That’s when I learned the representatives who approve mortgages at many large institutions don’t really know how to evaluate a mortgage application. Many use automated programs that analyze your loan application — rather than a real human to decide (often within minutes) whether or not you should get approved for a mortgage.
Because I hadn’t carried any debt, and I hadn’t used credit cards in more than three years, the fact that I had no current debts made it seem like I had never had any credit lines open. One customer service representative tried to explain to me that the reason the bank couldn’t offer me a loan was because I didn’t have enough experience.
All he was looking at was the first page of my credit report that showed dashes where numbers should be in my credit score. He assumed I had never taken out any credit and that’s why my score was blank.
I asked him to actually review my credit history where he saw the years of paid off accounts, and he said he had never seen this before. I asked him why I wasn’t qualified since I could prove I paid off two mortgages in the past in full. He couldn’t answer, and that’s when I learned a better approach.
Ask For Manual Underwriting And For An Expert To Review Your Application
Manual underwriters perform a detailed review of your financial information to make sure you’re qualified for a mortgage. Even if you’re not credit invisible, you may benefit from manual underwriting if you:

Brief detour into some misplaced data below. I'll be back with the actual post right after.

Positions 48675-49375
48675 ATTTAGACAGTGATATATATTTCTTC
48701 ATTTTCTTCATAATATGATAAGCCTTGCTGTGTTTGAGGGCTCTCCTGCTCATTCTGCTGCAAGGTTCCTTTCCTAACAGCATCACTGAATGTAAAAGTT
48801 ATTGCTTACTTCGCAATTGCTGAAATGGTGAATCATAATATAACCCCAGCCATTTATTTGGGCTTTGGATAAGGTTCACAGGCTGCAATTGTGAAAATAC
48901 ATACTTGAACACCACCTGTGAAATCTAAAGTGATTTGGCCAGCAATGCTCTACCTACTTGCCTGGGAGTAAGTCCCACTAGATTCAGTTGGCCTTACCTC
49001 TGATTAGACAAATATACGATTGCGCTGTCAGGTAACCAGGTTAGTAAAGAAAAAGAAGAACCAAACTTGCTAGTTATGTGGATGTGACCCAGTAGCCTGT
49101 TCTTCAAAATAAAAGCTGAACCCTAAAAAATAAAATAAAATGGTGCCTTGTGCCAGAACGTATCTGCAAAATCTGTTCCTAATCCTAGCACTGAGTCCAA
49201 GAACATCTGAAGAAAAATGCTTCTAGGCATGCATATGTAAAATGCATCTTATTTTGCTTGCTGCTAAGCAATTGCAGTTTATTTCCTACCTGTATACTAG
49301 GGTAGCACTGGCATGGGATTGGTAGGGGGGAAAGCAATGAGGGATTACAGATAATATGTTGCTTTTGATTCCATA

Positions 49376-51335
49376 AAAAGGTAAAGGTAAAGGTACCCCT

Are self-employed or have non-traditional income;
Have a FICO credit score between 300 and 579;
Need a loan bigger than the loan limit, called jumbo loans; or
Are applying for a specialized loan from agencies such as the Federal Housing Administration or Veterans Affairs Administration.
That means you’ll have to spend a little more time gathering up your personal data and getting it organized for a real person to review. It also means that you may have to answer some more specific questions. Some factors they’ll look at include:
Other assets such as property or investments
Income and employment history
Other financial responsibilities including student loans, personal loans, child support and any other recurring payments
Finding a manual underwriter will take more time, as I went to three traditional banks that would not offer one. I had not initially looked for a manual underwriter because I falsely assumed most banks would offer it.
I ultimately did find a lender who not only made the process simple and almost enjoyable (my underwriter was very kind). The experience made me even more confident that I was making a good financial decision because the underwriter was very thorough in their line of questioning.
I also got a very competitive rate to what the other banks were offering, dispelling the myth that I’d have to pay more than going through an automated system. Even if you have great credit, I strongly recommend working with a bank that will add a human touch.
By getting to know you as a person and not just a number, the right mortgage lender can help you make sure you are making the best financial decision for you, and not just maximizing their profit.